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Do you make new year resolutions? I used to. I did it because it was just what you did- right? Pick something you don’t like about yourself and want to change, make your resolution to change it. Then fail and either feel terrible about it, or just move on because it wasn’t really that important to begin with.
Does that sound about right?
I really can’t remember a year that I kept a resolution, and I know a lot of people who feel the same.
Even if you plan it out, somehow it doesn’t work out like expected.
Maybe it’s because we all have an underlying belief that resolutions never work, or we set ourselves up for failure by not really thinking through the plan of action. Maybe it’s because we pick resolutions based on what we think is wrong with us, and what we need to fix. Instead of using them to enhance our lives, we use them to pick ourselves apart. Good luck feeling motivated to do something after you have just convinced yourself that you are terrible at it.
Whatever the reason, resolutions often are not the best way to get things done in the new year.
Luckily, they seem to be on their way out. Especially among coaches, entrepreneurs, solopreneurs and content creators.
So what is taking the place of the time-loved resolution?
I gave up resolutions years ago because they were arbitrary goals that didn’t align with me, my purpose or intention. Building a vision board around my word or phrase reminds me to better focus on my why, life vision, and why I chose specific goals for the year.Leslie Boyd- Founder, Leslie Boyd Enterprises Inspire, Empower, Lead.
More and more people are finding that these alternatives work better for them, and with good reason. All of these are long-term, most can cover more than just one behavior or area of life, and none of them are “succeed or fail.”
Succeed or fail doesn’t give room for mistakes.
If your resolution is to go to the gym every day or quit smoking or cut out meat everyday except Thursday, the first time you skip a day or bum a cigarette or eat a piece of chicken on a Friday, you are going to feel like you failed.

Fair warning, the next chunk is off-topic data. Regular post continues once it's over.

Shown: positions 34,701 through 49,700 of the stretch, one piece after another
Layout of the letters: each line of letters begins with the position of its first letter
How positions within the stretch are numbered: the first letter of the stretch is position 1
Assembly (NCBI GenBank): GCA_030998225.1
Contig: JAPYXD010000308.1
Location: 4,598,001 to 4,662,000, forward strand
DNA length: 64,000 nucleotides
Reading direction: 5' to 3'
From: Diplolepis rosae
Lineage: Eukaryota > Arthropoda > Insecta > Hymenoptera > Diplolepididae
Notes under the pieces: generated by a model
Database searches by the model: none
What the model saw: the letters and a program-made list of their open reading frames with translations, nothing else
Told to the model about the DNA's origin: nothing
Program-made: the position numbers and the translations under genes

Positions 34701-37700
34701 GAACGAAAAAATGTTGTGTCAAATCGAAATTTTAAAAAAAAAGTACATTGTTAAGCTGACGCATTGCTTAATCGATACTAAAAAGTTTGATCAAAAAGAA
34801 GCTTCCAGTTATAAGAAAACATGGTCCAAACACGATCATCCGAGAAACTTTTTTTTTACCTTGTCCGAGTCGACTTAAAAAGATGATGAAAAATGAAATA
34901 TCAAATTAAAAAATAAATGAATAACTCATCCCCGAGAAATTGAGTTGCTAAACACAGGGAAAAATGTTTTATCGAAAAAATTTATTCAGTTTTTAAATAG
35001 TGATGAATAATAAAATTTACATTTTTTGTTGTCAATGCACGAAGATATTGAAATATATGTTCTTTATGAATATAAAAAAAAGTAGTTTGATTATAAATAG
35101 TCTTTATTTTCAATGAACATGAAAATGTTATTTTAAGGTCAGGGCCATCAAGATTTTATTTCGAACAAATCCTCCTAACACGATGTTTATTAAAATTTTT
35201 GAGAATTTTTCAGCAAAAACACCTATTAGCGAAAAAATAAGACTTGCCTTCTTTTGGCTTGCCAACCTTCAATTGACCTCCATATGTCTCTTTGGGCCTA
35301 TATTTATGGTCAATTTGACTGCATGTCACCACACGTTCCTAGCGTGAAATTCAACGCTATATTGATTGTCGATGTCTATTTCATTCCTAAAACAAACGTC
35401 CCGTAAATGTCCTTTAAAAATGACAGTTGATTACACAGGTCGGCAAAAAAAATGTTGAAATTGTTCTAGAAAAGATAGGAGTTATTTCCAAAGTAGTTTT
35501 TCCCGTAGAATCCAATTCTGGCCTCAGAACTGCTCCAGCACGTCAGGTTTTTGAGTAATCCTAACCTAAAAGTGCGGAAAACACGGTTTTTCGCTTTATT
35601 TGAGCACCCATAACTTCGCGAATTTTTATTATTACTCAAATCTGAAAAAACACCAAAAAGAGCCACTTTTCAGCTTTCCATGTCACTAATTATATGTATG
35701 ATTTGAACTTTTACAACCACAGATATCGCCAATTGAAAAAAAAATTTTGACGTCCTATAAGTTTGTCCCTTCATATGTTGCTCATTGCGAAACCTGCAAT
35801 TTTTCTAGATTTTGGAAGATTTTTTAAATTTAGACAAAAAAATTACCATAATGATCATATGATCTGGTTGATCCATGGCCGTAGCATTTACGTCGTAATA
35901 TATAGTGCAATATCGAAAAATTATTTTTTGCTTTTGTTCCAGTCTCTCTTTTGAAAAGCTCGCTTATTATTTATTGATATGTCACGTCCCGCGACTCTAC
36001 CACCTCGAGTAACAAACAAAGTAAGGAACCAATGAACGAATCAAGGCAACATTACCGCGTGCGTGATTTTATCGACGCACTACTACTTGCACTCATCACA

I don’t like resolutions because they are kind of black & white. Either you stick to them or you don’t. I just feel that having something to come back to like a “word” is a more positive way to look at life. We may stray from our focus word, but when we need a reminder, it’s there waiting for us to bring us back to the center again. If I stray from a resolution, I feel like I’ve “failed”.Holly Isaacson- creator of The Radiance Mindset
When we tell ourselves we have failed, it can have a big impact on our esteem, which can sometimes send us into a type of failure spiral. Even more so, a lot of times we allow that to be the end of having to try. “Well, I skipped today, so I didn’t keep my resolution. Maybe next year!” That’s it, no more effort towards that goal.
Whereas when you have a clear and actionable goal, the outcome is what matters. Skipping one day doesn’t mean you have failed to reach the goal. The same is true for vision boards and having a word of the year.
While some of this may seem to be semantics, words and the feelings that go with them play a big role on our emotions, mental state, motivation and overall mindset.
We are in an era of empowerment and growth.
I believe this is a big reason that resolutions are no longer as popular in a lot of circles as they once were. With an increased focus on mindset and uplifting motivation, along with the ever-growing popularity of self-care and self-love, the negative impact of a “succeed or fail” resolution has no place.
Do you make a vision board or have a word of the year? Is your focus the last week of December or first week of January on setting intentional goals? How do you align for the new year? Leave a comment below, and follow OwlBeMe on Facebook to continue the conversation!
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